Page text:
Journal of the Chilean Chemical Society
versión On-line ISSN 0717-9707
HORMAZABAL, EMILIO; ASENCIO, GLADYS; CARVAJAL, JUAN y QUIROZ, ANDRÉS. FATTY ACID IN ECTOPARASITE COPEPODS FROM SOUTHERN CHILE CALIGUS ROGERCRESSEYI BOXSHALL & BRAVO 2000, LEPEOPHTHEIRUS MUGILOIDIS VILLALBA & DURAN 1985 AND THE FREE-LIVING SPECIES TIGRIOPUS SP. J. Chil. Chem. Soc. [online]. 2009, vol.54, n.4, pp.394-396. ISSN 0717-9707. http://dx.doi.org/10.4067/S0717-97072009000400015.
This work presents the fatty acid composition of copepod species in southern Chile: two of them that are ectoparasites on Eleginops maclovinus (Caligus rogercresseyi and Lepeophtheirus mugiloidis) and one free-living species (Tigriopus sp.). C. rogercresseyi females from different hosts (Salmo salar and E. Maclovinus). Fatty acid methyl esters were determined with GC-MS. The studied species presented a wide variety of saturated, monounsaturated, and polyunsaturated fatty acids, with compounds having from 12 to 24 carbons. The studied species had different percentage compositions of the acids identifed. In all three species, palmitic (C16) and oleic (C18:1) fatty acids dominated the percentage concentrations. The highest percentage concentration (46.59 %) was found for palmitic acid in Tigriopus. Only the females of C. rogercresseyi analyzed were found to have myristoleic acid (C14:1). Stearic (C18) and oleic (C18:1) acids were present in both C. rogercresseyi males and females, but with different distributions. Oleic acid in females was 33.97 % and only 7.64 % in males, whereas stearic acid was 9.95 % in females and 21.51 % in males. The C. rogercresseyi on Patagonian blennie (Eleginops maclovinus) revealed 3.89% C20:4 and 9.60 % C20:5. Eicosapentaenoic and docosahexaenoic acids, detected only in the ectoparasitic copepods, had percentage concentrations of up to 10 %. The possible role of this fatty acid in the stimulation of innate fsh immunity is discussed.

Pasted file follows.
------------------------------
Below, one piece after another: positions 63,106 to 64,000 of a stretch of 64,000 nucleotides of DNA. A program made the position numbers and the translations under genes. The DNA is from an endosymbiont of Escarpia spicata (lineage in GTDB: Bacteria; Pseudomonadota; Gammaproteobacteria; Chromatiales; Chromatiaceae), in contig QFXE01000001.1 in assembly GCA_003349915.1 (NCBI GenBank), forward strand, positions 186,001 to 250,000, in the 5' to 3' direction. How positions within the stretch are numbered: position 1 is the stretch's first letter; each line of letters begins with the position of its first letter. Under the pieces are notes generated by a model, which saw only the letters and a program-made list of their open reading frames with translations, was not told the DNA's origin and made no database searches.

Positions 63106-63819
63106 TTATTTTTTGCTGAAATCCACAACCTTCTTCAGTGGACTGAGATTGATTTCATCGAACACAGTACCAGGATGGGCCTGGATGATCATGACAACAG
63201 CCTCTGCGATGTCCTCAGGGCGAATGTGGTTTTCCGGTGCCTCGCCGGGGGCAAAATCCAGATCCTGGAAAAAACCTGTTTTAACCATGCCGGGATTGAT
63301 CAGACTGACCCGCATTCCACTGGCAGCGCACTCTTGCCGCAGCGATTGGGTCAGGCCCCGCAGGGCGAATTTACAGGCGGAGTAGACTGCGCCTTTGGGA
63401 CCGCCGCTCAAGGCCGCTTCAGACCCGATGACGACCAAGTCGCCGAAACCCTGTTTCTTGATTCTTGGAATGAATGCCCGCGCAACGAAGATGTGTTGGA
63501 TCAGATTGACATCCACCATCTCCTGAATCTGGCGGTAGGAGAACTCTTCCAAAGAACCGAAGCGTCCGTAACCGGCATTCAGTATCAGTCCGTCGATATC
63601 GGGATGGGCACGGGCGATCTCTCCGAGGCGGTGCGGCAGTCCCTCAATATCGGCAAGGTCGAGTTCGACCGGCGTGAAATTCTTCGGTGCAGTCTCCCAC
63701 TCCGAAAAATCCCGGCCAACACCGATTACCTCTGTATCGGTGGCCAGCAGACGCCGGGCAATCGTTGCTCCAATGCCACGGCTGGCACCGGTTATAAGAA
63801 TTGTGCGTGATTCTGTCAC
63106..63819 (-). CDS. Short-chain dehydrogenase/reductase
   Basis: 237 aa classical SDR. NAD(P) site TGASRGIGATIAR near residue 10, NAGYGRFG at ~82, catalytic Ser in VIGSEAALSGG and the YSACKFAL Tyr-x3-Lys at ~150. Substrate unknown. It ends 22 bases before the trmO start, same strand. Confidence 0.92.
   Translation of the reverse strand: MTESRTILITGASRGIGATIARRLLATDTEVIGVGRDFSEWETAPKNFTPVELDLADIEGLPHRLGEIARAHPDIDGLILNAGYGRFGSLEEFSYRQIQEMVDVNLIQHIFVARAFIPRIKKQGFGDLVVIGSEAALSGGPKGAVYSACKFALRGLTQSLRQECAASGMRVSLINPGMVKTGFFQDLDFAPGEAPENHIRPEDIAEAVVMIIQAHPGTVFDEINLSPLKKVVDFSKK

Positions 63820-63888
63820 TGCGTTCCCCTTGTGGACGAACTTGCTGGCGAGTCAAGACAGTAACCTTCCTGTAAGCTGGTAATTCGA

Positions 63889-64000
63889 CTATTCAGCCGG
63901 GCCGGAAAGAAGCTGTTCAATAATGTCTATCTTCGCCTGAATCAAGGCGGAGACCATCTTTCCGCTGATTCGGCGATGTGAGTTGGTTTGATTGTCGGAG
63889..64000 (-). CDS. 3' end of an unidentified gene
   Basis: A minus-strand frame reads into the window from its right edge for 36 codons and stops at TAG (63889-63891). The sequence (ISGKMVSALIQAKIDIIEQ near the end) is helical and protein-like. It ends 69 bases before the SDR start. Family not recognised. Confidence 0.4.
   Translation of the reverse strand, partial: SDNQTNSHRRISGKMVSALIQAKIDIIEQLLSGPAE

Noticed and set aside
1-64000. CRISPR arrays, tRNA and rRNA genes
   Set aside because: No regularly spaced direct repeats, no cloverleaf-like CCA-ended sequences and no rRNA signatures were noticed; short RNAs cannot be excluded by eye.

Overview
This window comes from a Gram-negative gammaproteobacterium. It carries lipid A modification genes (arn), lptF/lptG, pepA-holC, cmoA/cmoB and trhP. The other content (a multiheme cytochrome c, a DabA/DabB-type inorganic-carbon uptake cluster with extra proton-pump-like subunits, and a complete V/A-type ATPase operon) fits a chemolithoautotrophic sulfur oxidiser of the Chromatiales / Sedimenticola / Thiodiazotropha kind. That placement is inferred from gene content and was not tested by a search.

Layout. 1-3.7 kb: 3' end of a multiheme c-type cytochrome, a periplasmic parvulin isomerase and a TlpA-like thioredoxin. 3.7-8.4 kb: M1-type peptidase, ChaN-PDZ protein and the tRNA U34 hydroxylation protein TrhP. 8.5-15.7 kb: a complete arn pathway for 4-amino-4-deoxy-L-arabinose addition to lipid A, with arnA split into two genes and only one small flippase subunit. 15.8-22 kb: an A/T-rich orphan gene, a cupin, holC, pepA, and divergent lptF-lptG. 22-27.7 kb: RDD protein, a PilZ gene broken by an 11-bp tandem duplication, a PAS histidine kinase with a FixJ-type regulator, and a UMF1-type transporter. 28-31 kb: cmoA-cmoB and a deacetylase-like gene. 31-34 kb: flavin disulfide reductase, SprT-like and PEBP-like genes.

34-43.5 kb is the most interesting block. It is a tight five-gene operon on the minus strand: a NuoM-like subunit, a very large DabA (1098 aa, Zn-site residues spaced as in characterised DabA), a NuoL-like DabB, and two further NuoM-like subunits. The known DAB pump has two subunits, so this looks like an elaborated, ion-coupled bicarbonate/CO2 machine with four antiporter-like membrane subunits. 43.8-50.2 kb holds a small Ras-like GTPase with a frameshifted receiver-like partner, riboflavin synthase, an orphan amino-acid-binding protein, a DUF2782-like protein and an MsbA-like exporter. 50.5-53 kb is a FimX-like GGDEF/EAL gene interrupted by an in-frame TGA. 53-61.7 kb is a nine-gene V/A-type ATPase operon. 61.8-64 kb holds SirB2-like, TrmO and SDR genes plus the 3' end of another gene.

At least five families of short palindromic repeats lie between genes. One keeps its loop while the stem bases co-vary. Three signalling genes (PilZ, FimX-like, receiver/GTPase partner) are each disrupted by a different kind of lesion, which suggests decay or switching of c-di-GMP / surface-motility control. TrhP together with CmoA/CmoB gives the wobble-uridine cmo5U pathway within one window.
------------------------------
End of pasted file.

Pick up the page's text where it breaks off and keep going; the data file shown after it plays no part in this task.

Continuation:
Palabras clave : fatty acids; ectoparasites; Caligus rogercresseyi; Lepeophtheirus mugiloidis; Tigriopus sp.